If I had to chose what my favourite all time injury to treat in clinic was, it would be a heel fat pad injury. It’s one of the most misunderstood, misdiagnosed and yet rewarding problems to help solve. Let me take you through why.
What is a Heel Fat Pad Injury
A heel fat pad injury is a condition also known as a bruised heel, fat pad herniation or fat pad oedema. Quite simply, it’s where the fatty padding which protects the plantar surface of our heel bone, the calcaneus, and becomes overworked and injured.
While fat pad injuries are reasonably common, they’re often mistaken for the much more prevalent plantar fasciitis. This mistake can lead to plantar heel pain that lasts longer as the treatment for plantar fasciitis and a heel fat pad injury differ.
Here we’ll take you through how repetitive trauma, prolonged periods of standing, and extra pressure can lead to the dreaded bruised heel.
Symptoms of a Heel Fat Pad Injury
A heel fat pad injury will be sore under the heel bone when you’re on your feet. The pain tends to be constant on weight bearing and does not warm up like plantar fasciitis or achilles tendonitis symptoms. Also, your pain is usually very localised, meaning it does not move into the arch of the foot or up the back of the heel.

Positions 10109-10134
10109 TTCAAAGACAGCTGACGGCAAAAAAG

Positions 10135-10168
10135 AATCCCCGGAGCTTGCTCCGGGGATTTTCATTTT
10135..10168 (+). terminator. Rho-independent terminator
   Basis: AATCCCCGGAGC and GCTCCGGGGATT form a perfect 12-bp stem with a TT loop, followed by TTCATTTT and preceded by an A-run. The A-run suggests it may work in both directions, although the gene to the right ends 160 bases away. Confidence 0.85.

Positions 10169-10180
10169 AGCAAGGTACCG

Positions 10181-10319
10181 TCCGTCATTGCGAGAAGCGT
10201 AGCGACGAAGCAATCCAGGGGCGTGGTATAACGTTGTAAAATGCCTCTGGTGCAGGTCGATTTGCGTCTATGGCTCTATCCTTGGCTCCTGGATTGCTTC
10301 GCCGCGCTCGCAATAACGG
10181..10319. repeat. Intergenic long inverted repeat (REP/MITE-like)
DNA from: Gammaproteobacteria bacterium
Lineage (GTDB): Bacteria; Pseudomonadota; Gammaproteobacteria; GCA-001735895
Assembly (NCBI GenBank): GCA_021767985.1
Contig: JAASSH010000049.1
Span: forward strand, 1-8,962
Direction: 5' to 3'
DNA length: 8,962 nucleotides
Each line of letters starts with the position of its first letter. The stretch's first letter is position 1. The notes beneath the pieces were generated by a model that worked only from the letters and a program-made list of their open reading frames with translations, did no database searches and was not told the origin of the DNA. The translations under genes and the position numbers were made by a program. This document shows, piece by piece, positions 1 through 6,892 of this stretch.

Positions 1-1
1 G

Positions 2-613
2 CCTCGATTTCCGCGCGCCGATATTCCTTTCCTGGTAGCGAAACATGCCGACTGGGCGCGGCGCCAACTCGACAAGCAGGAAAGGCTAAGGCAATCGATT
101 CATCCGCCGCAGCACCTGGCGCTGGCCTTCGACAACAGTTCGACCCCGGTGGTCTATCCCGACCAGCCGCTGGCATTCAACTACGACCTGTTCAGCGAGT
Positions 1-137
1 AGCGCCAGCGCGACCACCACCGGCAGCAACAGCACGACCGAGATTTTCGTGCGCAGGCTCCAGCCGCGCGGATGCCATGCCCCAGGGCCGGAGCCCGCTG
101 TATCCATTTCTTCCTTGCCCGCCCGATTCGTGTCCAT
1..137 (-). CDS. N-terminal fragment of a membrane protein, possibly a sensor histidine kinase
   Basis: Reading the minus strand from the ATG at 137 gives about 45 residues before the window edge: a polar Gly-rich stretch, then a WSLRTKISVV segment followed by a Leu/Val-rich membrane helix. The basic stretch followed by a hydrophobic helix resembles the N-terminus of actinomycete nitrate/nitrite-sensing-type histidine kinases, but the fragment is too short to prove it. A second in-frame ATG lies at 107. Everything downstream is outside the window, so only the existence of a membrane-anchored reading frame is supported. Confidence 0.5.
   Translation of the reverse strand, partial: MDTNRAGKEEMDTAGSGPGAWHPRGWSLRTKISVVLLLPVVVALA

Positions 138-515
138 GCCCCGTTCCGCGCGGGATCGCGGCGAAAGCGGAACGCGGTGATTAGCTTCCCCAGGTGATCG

While also known as a bruised heel, visible bruising on the skin is very rarely seen. This is due to the depth of the trauma where the bleed that is associated with the fat pad injury is deeper than the superficial layers of the skin.
The Causes of a Heel Fat Pad Injury
Too much pressure on the heel is the major cause of a fat pad injury. Often this will happen from a single incident, jumping and landing with force on the heel. Sometimes it can occur with a more insidious onset where the heel fat pad is placed under repetitive strain and an injury occurs. To understand how this happens we need to get into the anatomy of the heel fat pad.
The softer, spongy part of your heel is the fat pad which is very different from the fat that we associate with metabolic conditions, under exercising or in my case, too many Tim-Tams. Across the ball and heel of our feel we have what is known as a loculated fat pad. The best analogy I can use is that you have these bean bag ball like bundles of spongy fat globules which are locked into a tight honeycomb like structure underneath your heel bone.
When we walk and put pressure on our feet these fat balls get squished but stay held together by the fibrous lattice work of “honeycomb” (fascia). We can sometimes see a fat ball or two escape the side of our latticework under our heel and take up residence on the side of our heel bones. These migrated fat globules are known as peizogenic papules.
Back the to actual heel fat pad injury. When the lattice work tears because of over work and strain we get inflammation, pain and bruising present. Spending more time on your feet, going barefoot on hard surfaces, and being overweight can all increase the likelihood of developing a heel fat pad injury.
Other Contributing Factors
Medical conditions which affect our connective tissue also play a role in heel fat pad injury. Fat pad atrophy associated with rheumatoid arthritis, advancing age or long term use of steroids can increase the odds of a heel fat pad injury. These conditions all reduce the elasticity and pliability of our soft tissues which can make them more prone to tear.
How a Heel Fat Pad Injury is Diagnosed